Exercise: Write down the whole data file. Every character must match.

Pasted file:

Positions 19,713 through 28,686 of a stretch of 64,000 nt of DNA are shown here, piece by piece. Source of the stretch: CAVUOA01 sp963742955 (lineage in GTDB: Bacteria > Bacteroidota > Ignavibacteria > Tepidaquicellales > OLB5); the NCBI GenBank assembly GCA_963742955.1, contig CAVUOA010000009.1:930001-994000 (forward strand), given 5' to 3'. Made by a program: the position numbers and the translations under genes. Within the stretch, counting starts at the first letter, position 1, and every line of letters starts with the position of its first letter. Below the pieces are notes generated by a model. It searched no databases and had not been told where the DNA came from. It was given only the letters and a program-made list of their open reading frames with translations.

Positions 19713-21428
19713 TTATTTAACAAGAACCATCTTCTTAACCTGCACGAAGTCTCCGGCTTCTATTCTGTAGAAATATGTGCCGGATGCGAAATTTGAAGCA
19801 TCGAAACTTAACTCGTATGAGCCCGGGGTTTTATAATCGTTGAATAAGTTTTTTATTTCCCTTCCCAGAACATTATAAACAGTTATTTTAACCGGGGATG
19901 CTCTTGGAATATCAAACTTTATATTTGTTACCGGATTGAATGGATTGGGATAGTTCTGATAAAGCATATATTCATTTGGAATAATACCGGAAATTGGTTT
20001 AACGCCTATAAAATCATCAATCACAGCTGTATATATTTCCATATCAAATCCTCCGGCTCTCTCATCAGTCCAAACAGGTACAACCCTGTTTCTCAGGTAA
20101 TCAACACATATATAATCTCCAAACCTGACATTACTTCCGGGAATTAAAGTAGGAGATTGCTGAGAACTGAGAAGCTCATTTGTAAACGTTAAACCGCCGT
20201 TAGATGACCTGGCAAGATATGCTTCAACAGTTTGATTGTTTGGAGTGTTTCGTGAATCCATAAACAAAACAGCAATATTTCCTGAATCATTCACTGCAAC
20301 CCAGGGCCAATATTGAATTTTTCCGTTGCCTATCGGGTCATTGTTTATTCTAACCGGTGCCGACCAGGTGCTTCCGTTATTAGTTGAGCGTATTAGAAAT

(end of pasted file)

Positions 19,713 through 28,686 of a stretch of 64,000 nt of DNA are shown here, piece by piece. Source of the stretch: CAVUOA01 sp963742955 (lineage in GTDB: Bacteria > Bacteroidota > Ignavibacteria > Tepidaquicellales > OLB5); the NCBI GenBank assembly GCA_963742955.1, contig CAVUOA010000009.1:930001-994000 (forward strand), given 5' to 3'. Made by a program: the position numbers and the translations under genes. Within the stretch, counting starts at the first letter, position 1, and every line of letters starts with the position of its first letter. Below the pieces are notes generated by a model. It searched no databases and had not been told where the DNA came from. It was given only the letters and a program-made list of their open reading frames with translations.

Positions 19713-21428
19713 TTATTTAACAAGAACCATCTTCTTAACCTGCACGAAGTCTCCGGCTTCTATTCTGTAGAAATATGTGCCGGATGCGAAATTTGAAGCA
19801 TCGAAACTTAACTCGTATGAGCCCGGGGTTTTATAATCGTTGAATAAGTTTTTTATTTCCCTTCCCAGAACATTATAAACAGTTATTTTAACCGGGGATG
19901 CTCTTGGAATATCAAACTTTATATTTGTTACCGGATTGAATGGATTGGGATAGTTCTGATAAAGCATATATTCATTTGGAATAATACCGGAAATTGGTTT
20001 AACGCCTATAAAATCATCAATCACAGCTGTATATATTTCCATATCAAATCCTCCGGCTCTCTCATCAGTCCAAACAGGTACAACCCTGTTTCTCAGGTAA
20101 TCAACACATATATAATCTCCAAACCTGACATTACTTCCGGGAATTAAAGTAGGAGATTGCTGAGAACTGAGAAGCTCATTTGTAAACGTTAAACCGCCGT
20201 TAGATGACCTGGCAAGATATGCTTCAACAGTTTGATTGTTTGGAGTGTTTCGTGAATCCATAAACAAAACAGCAATATTTCCTGAATCATTCACTGCAAC
20301 CCAGGGCCAATATTGAATTTTTCCGTTGCCTATCGGGTCATTGTTTATTCTAACCGGTGCCGACCAGGTGCTTCCGTTATTAGTTGAGCGTATTAGAAAT